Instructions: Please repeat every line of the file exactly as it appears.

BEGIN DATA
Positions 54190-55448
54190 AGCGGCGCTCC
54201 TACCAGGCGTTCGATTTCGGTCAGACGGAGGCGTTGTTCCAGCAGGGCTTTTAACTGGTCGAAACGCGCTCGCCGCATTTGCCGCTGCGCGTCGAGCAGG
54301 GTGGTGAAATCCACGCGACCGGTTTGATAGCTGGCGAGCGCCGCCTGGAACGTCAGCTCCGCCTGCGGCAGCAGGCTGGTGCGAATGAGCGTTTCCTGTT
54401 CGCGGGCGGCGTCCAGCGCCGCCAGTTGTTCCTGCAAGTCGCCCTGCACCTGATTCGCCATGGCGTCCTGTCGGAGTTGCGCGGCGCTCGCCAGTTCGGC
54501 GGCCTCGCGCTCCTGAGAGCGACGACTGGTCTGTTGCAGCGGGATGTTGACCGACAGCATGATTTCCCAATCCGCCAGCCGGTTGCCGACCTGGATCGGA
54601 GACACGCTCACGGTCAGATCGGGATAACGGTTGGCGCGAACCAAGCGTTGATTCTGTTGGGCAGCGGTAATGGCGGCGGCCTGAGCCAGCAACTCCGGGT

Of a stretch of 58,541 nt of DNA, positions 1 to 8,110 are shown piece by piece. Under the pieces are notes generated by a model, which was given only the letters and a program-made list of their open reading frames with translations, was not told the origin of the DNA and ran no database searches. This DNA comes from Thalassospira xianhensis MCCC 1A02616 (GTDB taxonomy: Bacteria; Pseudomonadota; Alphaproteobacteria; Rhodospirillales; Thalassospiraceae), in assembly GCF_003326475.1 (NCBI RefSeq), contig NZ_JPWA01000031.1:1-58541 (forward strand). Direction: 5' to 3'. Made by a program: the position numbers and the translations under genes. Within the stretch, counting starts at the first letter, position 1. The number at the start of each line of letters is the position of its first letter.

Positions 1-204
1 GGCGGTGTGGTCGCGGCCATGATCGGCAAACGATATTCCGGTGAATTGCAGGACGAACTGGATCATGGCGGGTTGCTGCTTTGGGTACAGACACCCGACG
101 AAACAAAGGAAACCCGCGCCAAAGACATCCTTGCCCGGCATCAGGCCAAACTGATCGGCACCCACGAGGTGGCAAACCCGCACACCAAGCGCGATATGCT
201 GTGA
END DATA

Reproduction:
Positions 54190-55448
54190 AGCGGCGCTCC
54201 TACCAGGCGTTCGATTTCGGTCAGACGGAGGCGTTGTTCCAGCAGGGCTTTTAACTGGTCGAAACGCGCTCGCCGCATTTGCCGCTGCGCGTCGAGCAGG
54301 GTGGTGAAATCCACGCGACCGGTTTGATAGCTGGCGAGCGCCGCCTGGAACGTCAGCTCCGCCTGCGGCAGCAGGCTGGTGCGAATGAGCGTTTCCTGTT
54401 CGCGGGCGGCGTCCAGCGCCGCCAGTTGTTCCTGCAAGTCGCCCTGCACCTGATTCGCCATGGCGTCCTGTCGGAGTTGCGCGGCGCTCGCCAGTTCGGC
54501 GGCCTCGCGCTCCTGAGAGCGACGACTGGTCTGTTGCAGCGGGATGTTGACCGACAGCATGATTTCCCAATCCGCCAGCCGGTTGCCGACCTGGATCGGA
54601 GACACGCTCACGGTCAGATCGGGATAACGGTTGGCGCGAACCAAGCGTTGATTCTGTTGGGCAGCGGTAATGGCGGCGGCCTGAGCCAGCAACTCCGGGT

Of a stretch of 58,541 nt of DNA, positions 1 to 8,110 are shown piece by piece. Under the pieces are notes generated by a model, which was given only the letters and a program-made list of their open reading frames with translations, was not told the origin of the DNA and ran no database searches. This DNA comes from Thalassospira xianhensis MCCC 1A02616 (GTDB taxonomy: Bacteria; Pseudomonadota; Alphaproteobacteria; Rhodospirillales; Thalassospiraceae), in assembly GCF_003326475.1 (NCBI RefSeq), contig NZ_JPWA01000031.1:1-58541 (forward strand). Direction: 5' to 3'. Made by a program: the position numbers and the translations under genes. Within the stretch, counting starts at the first letter, position 1. The number at the start of each line of letters is the position of its first letter.

Positions 1-204
1 GGCGGTGTGGTCGCGGCCATGATCGGCAAACGATATTCCGGTGAATTGCAGGACGAACTGGATCATGGCGGGTTGCTGCTTTGGGTACAGACACCCGACG
101 AAACAAAGGAAACCCGCGCCAAAGACATCCTTGCCCGGCATCAGGCCAAACTGATCGGCACCCACGAGGTGGCAAACCCGCACACCAAGCGCGATATGCT
201 GTGA